Many of you know that I live in the Bay Area (sort of), where we have yet to see any Target Prepaid REDcards (aka “Redbird”). So when an opportunity presented itself for me to tag along with my sister on a trip to Michigan, where manufactured spending is apparently super easy and convenient, I was excited to go. We ended up in Troy, which is about 30 miles outside of Detroit. We arrived the day after a snowstorm and piles of snow where everywhere. I’m glad I didn’t have to drive, because it would have been a bloodbath.
Anyway, I’ve always heard Michigan is a hotbed of manufactured spending activity. People are still buying Vanilla Reloads and the Redbird card is readily available there. What makes Redbird so great? It can be reloaded fee-free at the Target register with a mile-earning credit card, up to $1,000 per swipe/$2,500 per day/$5,000 per month. It’s like Amex for Target, minus the hefty fees and with higher daily load limits.
Anyway, when I found out I could buy this card despite being a California resident (where the card is not currently available), I made it my mission to get four Redbird cards before I left. According to Google Maps, there were at least three Target stores within a 6-mile radius. I requested an Uber ride to the Target store in Madison Heights and asked the driver to wait outside so I could get a ride back to the hotel. This way, I didn’t have to wait around for another car and the driver got paid just for waiting in the parking lot.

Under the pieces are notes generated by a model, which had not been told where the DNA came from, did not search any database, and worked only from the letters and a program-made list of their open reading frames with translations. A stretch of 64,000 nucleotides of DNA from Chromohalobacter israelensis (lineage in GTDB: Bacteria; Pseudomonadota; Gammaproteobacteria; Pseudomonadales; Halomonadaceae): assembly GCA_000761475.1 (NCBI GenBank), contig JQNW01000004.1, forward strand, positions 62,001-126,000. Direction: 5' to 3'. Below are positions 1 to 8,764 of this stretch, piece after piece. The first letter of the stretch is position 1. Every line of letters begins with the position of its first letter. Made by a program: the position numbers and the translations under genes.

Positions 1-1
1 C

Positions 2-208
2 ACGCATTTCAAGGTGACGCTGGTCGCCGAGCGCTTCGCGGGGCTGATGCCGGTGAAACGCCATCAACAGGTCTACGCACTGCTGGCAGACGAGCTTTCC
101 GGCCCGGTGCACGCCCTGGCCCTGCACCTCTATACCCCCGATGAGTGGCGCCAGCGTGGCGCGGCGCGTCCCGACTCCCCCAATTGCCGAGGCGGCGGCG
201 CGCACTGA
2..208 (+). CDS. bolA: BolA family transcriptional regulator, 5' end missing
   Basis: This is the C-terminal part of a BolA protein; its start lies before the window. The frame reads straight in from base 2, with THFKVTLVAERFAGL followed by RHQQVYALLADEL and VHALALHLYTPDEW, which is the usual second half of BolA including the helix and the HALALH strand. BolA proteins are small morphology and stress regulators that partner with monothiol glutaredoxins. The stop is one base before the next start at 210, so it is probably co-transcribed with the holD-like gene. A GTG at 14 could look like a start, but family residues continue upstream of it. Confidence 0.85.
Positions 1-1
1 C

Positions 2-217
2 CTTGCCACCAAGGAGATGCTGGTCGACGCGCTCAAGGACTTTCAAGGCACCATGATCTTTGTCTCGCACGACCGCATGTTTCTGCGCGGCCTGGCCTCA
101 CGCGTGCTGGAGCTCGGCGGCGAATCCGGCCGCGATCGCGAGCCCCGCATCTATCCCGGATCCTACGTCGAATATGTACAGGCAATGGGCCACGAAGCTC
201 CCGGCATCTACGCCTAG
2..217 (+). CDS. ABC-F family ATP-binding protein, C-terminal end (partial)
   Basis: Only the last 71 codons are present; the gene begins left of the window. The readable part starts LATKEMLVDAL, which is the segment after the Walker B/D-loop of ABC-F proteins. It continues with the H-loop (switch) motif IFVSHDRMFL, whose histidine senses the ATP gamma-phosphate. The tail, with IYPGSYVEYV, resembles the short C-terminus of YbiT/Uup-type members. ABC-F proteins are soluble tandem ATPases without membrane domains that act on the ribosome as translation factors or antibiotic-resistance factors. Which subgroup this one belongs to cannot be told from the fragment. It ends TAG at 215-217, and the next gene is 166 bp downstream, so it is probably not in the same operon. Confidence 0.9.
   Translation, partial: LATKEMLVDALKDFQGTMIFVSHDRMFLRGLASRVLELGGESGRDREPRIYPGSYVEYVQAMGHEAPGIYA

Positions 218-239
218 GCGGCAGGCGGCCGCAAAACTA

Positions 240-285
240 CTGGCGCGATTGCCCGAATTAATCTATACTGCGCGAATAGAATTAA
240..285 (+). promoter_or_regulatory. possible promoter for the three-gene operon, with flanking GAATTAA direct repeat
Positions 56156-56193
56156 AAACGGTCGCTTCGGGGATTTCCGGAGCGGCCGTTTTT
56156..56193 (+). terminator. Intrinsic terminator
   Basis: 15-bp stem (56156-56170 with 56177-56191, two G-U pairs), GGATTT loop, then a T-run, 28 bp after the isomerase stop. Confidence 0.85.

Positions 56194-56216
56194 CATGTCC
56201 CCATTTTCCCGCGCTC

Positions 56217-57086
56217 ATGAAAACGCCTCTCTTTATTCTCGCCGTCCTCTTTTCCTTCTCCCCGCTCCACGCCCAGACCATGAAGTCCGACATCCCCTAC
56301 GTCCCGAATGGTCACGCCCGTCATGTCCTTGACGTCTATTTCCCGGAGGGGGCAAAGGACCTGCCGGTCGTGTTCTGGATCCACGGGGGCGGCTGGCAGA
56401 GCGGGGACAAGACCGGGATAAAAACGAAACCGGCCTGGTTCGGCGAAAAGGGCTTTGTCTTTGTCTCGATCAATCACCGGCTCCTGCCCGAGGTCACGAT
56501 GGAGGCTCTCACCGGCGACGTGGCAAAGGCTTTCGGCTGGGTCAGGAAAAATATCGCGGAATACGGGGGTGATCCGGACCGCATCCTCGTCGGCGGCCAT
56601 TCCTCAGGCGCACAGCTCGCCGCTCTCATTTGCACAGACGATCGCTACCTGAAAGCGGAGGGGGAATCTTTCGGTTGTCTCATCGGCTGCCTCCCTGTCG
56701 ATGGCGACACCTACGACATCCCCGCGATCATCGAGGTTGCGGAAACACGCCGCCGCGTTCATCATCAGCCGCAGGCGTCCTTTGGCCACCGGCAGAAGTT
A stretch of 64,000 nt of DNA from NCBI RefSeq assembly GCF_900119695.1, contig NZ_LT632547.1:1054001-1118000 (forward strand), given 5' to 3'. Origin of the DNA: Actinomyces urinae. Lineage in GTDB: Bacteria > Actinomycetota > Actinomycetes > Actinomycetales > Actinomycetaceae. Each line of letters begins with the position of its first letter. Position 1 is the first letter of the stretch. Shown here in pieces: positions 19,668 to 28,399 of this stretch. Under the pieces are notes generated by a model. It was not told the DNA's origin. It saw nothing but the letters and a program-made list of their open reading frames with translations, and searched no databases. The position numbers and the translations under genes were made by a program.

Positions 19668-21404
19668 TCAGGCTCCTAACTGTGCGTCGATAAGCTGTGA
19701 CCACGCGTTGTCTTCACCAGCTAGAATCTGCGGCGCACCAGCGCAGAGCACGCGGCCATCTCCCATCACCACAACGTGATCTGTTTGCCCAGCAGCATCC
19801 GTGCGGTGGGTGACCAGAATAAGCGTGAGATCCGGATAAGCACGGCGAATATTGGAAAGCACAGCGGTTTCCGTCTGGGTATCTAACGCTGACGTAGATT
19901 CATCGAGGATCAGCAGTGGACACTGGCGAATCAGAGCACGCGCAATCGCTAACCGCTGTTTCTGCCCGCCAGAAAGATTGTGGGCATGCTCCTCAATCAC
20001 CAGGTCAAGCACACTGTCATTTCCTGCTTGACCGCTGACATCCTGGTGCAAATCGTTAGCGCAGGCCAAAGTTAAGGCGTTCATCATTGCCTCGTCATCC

I decided to play it safe and try just two Redbirds at a time. To avoid looking like an identity thief on a spending spree, I asked the cashier to load just $100 on each card. Yes, this was less than the $500 limit, but I figured it would look less suspicious and my credit cards would be less likely to get declined – especially since I was out of state.
The cashier told me I could probably buy just one card, but I explained that the second one was a gift and could we just try and see if the transaction goes through? She was willing to give it a shot and I followed Frequent Miler’s instructions, swiping my driver’s license and entering my brother’s SSN and date of birth for the Redbird card I intended to register in his name. It worked and I walked out of the store with two Redbirds. I could have certainly gone back into a different line and bought two more, but the lines were long and I wanted to avoid suspicion. Besides, the next Target was just 2.7 miles away.
At the Warren store, I picked up two more Redbird cards and while the cashier didn’t object to the purchase, my credit card companies did. The Barclay Arrival Plus card, Virgin Atlantic Mastercard, Club Carlson Visa, Chase Sapphire Preferred – all cards I hadn’t even used up until that point – were declined. My last purchases were at gas stations in Northern California and all of a sudden I’m at a Michigan Target, trying to spend exactly $100. That set off a red flag.
At this point I was out of credit cards and just wanted to wrap up the transaction asap, so I was glad when I dug around my wallet and found my debit card: $100 worth of non-rewarded spend and I was out of the store with my fourth Redbird card in hand. The Uber driver, on the other hand, must have thought I was shoplifting when I came back seemingly empty handed each time.
The next day, I had some time to spare and headed back to the Madison Heights Target for some souvenir shopping. I picked up a Redbird for my younger sister (who is turning 18 this month and needs to start contributing to her mileage account) and another for my older sister and/or brother-in-law. The jury’s still out on which of them will manage the card, but since I couldn’t get each of them a card, I figured they can share one.
It took about 1.5 hours, three trips to two Target stores, but now I’ve got $25,000 in free monthly manufactured spending to look forward to. As far as productivity and value go, this trip paid for itself ten times over.
Have you picked up a Target Prepaid REDcard (aka Redbird) yet?
Subscribe via email for more points, miles and free travel